(PlayStation 3 Review) Virtua Fighter 5: Final Showdown
The Entertainment Depot
6 July 2012
Summary: Virtua Fighter 5: Final Showdown is one of the finest fighters on the market. The base game is a steal at $15, and the complete set, with all downloadable content, is still a good deal at $45. The download-size limitation required some sacrifice, namely Quest Mode. While its absence is a downer, as well as the lack of supplemental material (e.g., extra video tutorials), the tradeoff is a bargain price that’s hard to beat.
Excerpt: Even five years after its console debut, playing Virtua Fighter 5 is like endeavoring to learn a new language. It’s simple enough to come to grips with the basic building blocks, but mastery only comes with hours upon hours of diligent practice. However, once you’ve conquered it, you’ll be privy to a new level of understanding.
Pros: The low price, Decades worth of depth, The fluidity of the fighting itself
Cons: Losing to button-mashing when you first start out, Trying to pull off one-frame combos, Hearing Lion Rafale taunt you
Excerpt: Virtua Fighter 5 Final Showdown: Complete Edition is the definitive version of one of this generation's best 3D fighters and is a must, with a caveat or two, for anyone who played the original version. It's especially true if you own the PS3 version since you can now play the game online. It's something 360 owners were treated to, but the original PS3 version lacked, and it's a shame too since it added a ton of replay value to the game.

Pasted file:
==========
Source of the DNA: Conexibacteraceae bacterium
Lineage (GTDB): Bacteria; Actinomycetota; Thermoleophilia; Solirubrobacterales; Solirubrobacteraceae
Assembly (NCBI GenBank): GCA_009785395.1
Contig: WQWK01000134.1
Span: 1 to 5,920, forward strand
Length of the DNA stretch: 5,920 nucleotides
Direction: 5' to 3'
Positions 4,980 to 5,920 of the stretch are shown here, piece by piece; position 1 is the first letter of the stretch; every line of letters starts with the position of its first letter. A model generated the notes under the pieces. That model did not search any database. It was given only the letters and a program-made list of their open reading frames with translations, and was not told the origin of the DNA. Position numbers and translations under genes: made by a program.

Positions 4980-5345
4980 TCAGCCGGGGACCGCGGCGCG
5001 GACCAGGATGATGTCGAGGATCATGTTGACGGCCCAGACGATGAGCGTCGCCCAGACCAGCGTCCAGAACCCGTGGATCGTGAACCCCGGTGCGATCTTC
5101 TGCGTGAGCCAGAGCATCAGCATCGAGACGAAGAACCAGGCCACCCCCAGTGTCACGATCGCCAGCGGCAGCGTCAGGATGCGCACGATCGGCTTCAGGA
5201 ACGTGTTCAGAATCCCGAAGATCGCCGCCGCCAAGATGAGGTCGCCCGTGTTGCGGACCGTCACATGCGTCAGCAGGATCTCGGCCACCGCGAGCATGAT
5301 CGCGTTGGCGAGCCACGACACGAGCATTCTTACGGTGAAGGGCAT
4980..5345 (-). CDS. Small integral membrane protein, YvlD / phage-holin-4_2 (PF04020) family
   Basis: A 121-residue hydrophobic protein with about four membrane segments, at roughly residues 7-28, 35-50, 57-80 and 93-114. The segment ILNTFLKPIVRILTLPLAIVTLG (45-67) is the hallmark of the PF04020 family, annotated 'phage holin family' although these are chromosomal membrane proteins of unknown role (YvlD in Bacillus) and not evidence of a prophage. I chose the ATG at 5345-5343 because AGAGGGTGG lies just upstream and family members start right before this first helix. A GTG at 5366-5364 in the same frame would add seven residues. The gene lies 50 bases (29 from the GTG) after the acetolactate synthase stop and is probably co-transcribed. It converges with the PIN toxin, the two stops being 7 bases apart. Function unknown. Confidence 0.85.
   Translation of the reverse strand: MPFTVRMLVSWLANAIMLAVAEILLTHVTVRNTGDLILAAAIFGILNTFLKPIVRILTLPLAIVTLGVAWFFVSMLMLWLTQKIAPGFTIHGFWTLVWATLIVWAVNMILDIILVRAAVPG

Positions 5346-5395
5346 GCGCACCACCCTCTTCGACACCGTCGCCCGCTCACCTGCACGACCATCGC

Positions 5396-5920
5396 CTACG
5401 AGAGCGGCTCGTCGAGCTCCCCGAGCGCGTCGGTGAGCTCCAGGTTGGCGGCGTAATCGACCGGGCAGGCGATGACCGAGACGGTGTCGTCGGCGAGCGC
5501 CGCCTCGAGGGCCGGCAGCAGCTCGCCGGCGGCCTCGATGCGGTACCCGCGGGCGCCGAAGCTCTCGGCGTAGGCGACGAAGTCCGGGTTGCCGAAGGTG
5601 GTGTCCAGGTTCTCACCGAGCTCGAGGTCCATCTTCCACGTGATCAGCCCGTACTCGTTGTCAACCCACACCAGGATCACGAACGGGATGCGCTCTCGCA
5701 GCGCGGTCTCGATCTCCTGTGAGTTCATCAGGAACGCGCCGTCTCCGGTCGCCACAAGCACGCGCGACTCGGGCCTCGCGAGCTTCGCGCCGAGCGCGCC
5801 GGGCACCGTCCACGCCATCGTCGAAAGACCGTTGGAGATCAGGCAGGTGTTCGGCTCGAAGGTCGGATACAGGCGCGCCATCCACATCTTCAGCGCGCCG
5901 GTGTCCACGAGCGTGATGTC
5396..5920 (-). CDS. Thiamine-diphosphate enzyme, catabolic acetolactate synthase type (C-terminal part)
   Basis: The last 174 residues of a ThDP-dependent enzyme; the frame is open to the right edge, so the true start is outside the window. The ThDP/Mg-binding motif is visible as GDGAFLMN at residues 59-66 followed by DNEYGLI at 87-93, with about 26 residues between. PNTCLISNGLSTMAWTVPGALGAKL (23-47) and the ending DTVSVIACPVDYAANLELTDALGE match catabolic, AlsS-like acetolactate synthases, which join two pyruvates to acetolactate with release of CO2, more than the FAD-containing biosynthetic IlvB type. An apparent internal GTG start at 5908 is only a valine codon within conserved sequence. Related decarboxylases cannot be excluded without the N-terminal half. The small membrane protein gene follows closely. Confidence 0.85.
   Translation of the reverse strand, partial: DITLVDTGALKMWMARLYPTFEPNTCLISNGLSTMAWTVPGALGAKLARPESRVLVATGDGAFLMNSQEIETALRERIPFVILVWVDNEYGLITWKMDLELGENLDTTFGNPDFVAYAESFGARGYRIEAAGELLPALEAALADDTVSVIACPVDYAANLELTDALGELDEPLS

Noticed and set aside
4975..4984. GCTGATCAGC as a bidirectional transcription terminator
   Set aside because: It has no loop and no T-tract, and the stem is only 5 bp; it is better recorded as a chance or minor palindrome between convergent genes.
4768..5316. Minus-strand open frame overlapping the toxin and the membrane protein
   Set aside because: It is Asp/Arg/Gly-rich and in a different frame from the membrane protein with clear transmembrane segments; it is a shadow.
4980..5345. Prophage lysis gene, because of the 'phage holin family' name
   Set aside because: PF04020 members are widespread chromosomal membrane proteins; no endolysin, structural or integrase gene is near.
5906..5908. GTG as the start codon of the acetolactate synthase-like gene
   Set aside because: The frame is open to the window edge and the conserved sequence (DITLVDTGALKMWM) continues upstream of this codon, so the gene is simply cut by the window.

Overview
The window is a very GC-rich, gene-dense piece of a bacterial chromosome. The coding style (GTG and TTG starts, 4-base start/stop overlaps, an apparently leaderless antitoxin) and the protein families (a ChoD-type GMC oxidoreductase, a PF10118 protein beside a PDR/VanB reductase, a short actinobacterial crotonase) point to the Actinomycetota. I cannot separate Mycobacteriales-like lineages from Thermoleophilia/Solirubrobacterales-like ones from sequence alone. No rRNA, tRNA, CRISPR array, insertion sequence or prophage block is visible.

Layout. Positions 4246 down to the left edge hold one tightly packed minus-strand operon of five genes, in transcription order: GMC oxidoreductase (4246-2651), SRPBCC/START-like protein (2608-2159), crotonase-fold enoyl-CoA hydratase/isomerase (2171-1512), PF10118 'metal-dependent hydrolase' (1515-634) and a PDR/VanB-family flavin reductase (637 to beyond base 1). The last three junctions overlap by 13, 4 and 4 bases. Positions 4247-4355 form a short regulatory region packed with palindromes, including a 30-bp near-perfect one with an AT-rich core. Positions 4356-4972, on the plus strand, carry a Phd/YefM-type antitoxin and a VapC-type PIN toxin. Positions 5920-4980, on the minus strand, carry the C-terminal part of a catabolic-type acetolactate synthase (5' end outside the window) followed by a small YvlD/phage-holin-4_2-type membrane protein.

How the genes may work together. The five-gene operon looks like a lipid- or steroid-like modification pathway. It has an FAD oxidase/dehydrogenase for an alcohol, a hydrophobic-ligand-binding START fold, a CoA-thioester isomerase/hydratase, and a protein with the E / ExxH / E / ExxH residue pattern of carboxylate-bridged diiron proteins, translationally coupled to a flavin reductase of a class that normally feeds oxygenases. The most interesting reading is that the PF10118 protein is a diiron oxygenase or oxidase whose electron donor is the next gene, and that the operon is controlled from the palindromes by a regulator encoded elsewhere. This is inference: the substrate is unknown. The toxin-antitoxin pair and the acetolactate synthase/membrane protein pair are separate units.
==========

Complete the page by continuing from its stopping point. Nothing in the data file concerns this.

Conclusion: Missing out on VF5 on whichever console you tie your allegiance to would be to deny yourself one of the finest titles of this generation so far. Given the perfection of the fighting engine and the leap above all titles that have come before it, you could easily argue for the game to be a contender for the best fighting game of all time. Let’s just hope that translates into sales figures and a legion of new fans to keep the series afloat in the future. Count me in.
Excerpt: There is no genre in videogames that has as many subdivided fans that are undoubtedly convinced that a particular title, or line of titles, is the pinnacle as 3D fighting games. Some titles have much more fleshed out stories, some have extra modes that play like old-school beat-em ups, and some are, simply put, much more accessible to new players.
Conclusion: THE VERDICT: If we reviewed the arcade game as an arcade game it would be ten, because it's the best fighting game ever made. It's had a decent stab at console specific features here on PS3 and does what it does admirably given the development timeframe, but leaves room for several improvements. But even if it had no console features at all and just an arcade and versus mode, I think it would still score close to a nine.